The plastic surgeon testified credibly that the child's resulting "ugly-looking" scarring demands extensive scar revision and reconstructive surgery for the damaged regions around her eye and lips which, in addition to required esthetic improvement, would help alleviate, among other damage, the tear duct problem and also assist the functions of speaking and swallowing. While Tracey will have permanent physical scarring all her life, she will continue also to have significant emotional scarring as a result of the traumatization from the dog attack and each of the four surgical procedures recommended for the future. The evidence demonstrated, with reasonable probability, the need and the expense for this plastic surgery involvement which totals $30,800.00 for surgeons' and anesthesiologists' fees, the operating process and hospitalizations.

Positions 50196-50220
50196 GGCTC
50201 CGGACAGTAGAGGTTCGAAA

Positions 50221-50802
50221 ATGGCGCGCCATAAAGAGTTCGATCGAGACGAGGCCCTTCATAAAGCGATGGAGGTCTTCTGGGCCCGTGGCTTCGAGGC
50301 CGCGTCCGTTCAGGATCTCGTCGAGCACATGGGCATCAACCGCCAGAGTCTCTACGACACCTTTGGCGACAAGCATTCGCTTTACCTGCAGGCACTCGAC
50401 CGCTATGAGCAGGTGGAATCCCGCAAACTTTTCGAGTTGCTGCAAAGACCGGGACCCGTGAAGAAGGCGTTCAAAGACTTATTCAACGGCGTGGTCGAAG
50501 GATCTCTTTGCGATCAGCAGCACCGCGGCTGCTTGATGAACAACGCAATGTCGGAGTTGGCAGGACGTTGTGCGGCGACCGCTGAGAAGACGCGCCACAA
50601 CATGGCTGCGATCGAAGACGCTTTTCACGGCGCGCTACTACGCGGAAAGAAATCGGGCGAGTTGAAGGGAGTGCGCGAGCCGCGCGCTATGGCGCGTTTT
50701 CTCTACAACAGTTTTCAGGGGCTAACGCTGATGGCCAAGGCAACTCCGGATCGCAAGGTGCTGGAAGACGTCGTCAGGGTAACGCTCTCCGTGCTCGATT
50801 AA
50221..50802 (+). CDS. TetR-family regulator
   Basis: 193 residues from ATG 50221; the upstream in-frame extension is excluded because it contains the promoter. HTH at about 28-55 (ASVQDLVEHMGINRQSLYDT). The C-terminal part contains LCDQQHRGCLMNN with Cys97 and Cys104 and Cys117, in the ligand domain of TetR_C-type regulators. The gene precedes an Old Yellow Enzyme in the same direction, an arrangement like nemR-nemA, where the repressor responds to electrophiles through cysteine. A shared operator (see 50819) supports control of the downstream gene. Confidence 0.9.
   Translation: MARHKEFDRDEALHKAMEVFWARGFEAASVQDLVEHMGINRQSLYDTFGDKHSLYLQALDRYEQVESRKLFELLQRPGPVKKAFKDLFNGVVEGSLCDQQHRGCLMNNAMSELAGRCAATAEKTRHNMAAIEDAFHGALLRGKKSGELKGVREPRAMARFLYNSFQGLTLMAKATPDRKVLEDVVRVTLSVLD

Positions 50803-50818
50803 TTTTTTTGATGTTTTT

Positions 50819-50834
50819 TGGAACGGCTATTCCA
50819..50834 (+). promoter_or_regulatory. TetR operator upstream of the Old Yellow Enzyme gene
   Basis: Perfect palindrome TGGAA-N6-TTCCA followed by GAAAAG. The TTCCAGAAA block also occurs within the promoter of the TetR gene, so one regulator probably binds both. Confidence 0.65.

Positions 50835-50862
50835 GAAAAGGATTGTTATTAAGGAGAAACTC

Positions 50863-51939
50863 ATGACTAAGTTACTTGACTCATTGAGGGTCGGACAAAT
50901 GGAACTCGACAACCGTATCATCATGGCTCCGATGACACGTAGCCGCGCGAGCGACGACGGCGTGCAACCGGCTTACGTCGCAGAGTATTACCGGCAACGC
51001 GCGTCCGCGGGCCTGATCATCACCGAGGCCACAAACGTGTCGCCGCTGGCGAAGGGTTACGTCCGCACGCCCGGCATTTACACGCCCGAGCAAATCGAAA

Additionally, the $1,500.00 requested for future prescriptions appears, according to the evidence, to be both probable and reasonable.
Tracey will need future surgical attention to the esotropia resulting from the injuries suffered in this cause. Currently she requires prismatic correction with glasses. The expenses for this during the next five to ten years are expected to amount to at least $8,000.00 according to unchallenged medical evidence (see PX 8).